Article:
And speaking of catching up… Cecelia is more than a few steps ahead of me. She has sprinted towards a display window, flaunting a plethora of reds and pinks.

"C'mere, you!"

"'Ere mama, 'ere, " she says, slapping her palms against the glass.

I'm completely taken aback by how life-like the mannequins look on display. Whatever happened to the good ol' mannequins without faces, curves, or nipples?I'm not a big fan. I'm still weirded out by those Old Navy commercials.

"That'… pretty, uh?" I manage.

She bounces a bit, and then claps her hands together. She's sporting Jim's lopsided grin.

"C'mon, Cece," I say.

She waves 'bye-bye' to the mannequins, laughing at her own wit, as she resumes her walk down the long strip of stores.

As I watch her, I begin reminiscing about this time last year. How huge and pregnant and uncomfortable and not to mention huge—the size of a small continent—I was. To think that little girl was nestled inside my belly, reminding me of the presence of her four limbs just a year ago is mind boggling. Aaaand that I could have had another one in here is just….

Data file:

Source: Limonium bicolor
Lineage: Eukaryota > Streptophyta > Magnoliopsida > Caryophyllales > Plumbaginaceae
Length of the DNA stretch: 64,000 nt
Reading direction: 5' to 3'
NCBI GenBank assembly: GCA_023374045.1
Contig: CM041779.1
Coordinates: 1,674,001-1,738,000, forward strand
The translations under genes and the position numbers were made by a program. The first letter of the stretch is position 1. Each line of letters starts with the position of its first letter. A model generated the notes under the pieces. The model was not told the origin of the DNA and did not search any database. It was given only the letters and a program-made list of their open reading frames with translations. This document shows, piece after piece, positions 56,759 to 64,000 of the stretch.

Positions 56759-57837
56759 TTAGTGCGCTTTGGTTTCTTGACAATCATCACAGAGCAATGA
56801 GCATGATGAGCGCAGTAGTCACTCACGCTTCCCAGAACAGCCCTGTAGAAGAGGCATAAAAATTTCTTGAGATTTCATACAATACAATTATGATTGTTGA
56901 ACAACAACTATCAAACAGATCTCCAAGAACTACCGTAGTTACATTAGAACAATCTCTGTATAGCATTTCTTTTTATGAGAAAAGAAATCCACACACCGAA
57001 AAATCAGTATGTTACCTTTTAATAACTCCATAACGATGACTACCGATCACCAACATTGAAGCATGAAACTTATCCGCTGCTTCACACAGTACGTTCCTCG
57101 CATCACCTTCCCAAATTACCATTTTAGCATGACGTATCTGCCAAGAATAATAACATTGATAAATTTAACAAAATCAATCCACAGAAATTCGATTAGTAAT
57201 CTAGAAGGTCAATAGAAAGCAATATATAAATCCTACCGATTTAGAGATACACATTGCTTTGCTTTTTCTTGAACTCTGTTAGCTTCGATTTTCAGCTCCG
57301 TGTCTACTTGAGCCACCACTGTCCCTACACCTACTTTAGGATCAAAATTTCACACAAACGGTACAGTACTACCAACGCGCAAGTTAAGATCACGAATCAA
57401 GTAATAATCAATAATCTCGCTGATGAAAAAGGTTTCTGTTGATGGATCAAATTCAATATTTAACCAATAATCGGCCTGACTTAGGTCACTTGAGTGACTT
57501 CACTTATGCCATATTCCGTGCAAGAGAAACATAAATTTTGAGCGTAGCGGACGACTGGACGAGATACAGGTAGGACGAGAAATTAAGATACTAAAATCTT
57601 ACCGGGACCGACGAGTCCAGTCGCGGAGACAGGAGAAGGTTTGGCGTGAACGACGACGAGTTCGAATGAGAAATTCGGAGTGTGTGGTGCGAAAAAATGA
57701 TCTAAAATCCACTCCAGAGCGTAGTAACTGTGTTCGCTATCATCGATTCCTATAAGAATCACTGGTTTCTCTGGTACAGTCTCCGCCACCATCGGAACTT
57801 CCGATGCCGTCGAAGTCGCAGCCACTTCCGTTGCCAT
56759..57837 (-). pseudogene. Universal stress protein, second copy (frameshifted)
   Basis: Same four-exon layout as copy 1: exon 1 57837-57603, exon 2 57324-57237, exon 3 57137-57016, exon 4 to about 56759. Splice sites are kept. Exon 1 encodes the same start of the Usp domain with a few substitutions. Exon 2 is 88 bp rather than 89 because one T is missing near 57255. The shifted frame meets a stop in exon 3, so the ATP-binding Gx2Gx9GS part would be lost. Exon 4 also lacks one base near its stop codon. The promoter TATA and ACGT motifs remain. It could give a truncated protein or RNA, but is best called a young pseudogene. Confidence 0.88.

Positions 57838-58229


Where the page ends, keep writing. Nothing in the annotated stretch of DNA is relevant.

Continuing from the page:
I shake myself out of those thoughts and pace to catch up to with Cecelia, who once again has stopped in front of another store window.

"Celia you're putting mama to shame," I say a little winded.

She's pointing and word-like sounds are spilling out of her mouth. I can clearly make one out, 'da-da.'

It's a display of ties.

"Daddy has a bunch of 'em, uh?"

"Da-da?" She phrases it more like a question.

I sigh, running my fingers through the light curls forming on her head. Nothing makes things seem so aching as to have him at a distance.

In the mean time, Cecelia bends down and snatches something that looks like a gum wrapper off the floor. For fear that she'll put it in her mouth, I'm quick to remove it from her grasp.

She's not too happy about that.

"That's yucky, sweetie."

She whines and points to my hand, where she knows the paper is housed. "Mama, mama," she repeats.

"No." I use my mom-voice and she knows she's not going to win this one. "S'dirty," I explain, but it falls flat as she flaunts her infamous pout when I take her hand in mine. The kid's an actress. She can also deadpan on cue.